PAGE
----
Later, Mr. Daul, who is closely linked to United National Movement, had to deny any such relation between the elections and the lifting of visa requirements. During his visit to Gorgia in March 2016, he clarified that current challenges of the EU might be the major reasons behind the delaying of the decision on a visa-free regime.
After the 2012 parliamentary elections, when the UNM lost its majority to the Georgian Dream, several leaders of the UNM were arrested and later sentenced. They included the former elected Mayor of Tbilisi, Giorgi Ugulava, as well as secretary general of the UNM and former PM, Ivane Merabishvili, and former Defense Minister Bachana Akhalaia. The UNM has accused Georgian Dream of trying to defeat former ruling party with the arrests.
Recently, in June the European Court of Human Rights (ECHR) ruled that the detention of Georgia’s ex-interior minister Vano Merabishvili was “used not only for the purpose of bringing” him before the relevant legal authorities on “reasonable suspicion” of various offenses with which he had been charged, “but was also treated by the prosecuting authorities as an additional opportunity to obtain leverage” over investigations into unrelated cases, including the one against ex-President Mikheil Saakashvili.
As a result, the Strasbourg-based court found that there has been a violation of Article 18 (limitation on use of restrictions on rights) of the European Convention on Human Rights taken in conjunction with Article 5 § 1 (right to liberty and security).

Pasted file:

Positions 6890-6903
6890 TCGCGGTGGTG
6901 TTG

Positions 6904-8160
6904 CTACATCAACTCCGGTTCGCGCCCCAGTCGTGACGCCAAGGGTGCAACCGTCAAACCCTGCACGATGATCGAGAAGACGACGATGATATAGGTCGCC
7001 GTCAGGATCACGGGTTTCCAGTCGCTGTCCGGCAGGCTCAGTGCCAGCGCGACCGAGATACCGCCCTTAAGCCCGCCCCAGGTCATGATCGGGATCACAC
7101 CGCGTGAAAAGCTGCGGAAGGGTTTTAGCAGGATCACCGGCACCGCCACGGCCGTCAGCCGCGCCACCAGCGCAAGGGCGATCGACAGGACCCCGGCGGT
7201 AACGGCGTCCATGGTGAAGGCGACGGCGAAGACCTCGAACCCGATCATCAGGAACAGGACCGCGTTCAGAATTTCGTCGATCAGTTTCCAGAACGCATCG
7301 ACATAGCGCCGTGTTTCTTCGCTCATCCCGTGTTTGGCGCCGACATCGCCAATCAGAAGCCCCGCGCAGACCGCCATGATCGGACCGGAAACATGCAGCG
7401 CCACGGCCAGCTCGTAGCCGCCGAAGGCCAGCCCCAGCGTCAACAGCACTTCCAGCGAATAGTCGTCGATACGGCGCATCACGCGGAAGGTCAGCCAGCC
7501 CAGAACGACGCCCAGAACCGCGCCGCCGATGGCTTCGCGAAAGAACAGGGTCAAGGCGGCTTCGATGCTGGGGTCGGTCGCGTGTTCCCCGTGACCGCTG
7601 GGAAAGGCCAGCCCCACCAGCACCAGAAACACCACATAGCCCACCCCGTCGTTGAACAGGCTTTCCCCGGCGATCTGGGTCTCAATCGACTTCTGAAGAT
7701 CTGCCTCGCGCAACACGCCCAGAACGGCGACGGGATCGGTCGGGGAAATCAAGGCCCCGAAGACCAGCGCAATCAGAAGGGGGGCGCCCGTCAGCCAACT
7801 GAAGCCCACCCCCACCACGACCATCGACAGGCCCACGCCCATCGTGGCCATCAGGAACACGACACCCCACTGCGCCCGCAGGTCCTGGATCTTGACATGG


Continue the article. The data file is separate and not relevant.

The UNM views the decision as a conformation that its leaders are being held as political prisoners in the country and repeatedly accuses Georgian Dream of using undemocratic tactics when dealing with political opposition
Rustavi 2 and press freedom case
One of the major guarantees of free and fair pre-electoral campaigning is the existence of a free media. For almost a year, the major opposition TV channel in Georgia, Rustavi 2 case, has been involved in a court case as the former owner who sold his shares back in 2006 appealed to the court to demand annulation of the sales contracts and over 18 million GEL ($7.5 million) from Rustavi 2’s current owners. As reported by Eurasianet, Khalvashi (the former owner) claimed that he was forced by President Saakashvili to give up the company in 2006 and transfer it to the owners who were chosen by the ex-president.
Rustavi 2 considered the event to be an attempted attack on the free media. Rustavi 2’s current Director, Nika Gvaramia, said he suspected that the judges are under the influence of the government. On the TV Show, “Archevani” Gvaramia stated the government, in his opinion, is interested in the disappearance of a critical media before the upcoming parliamentary elections.
Apart from the Rustavi 2 case, anumber of popular political talk shows have recently been closed down and popular journalists have been dismissed from the Public Broadcast, Imedi TV and Maestro TV.
Three months ahead of parliamentary elections – a major test for Georgia’s democracy – the electoral environment remains fragile due to the suspicions about the existence of political prisoners, attacks on media, and ambiguity about the electoral system.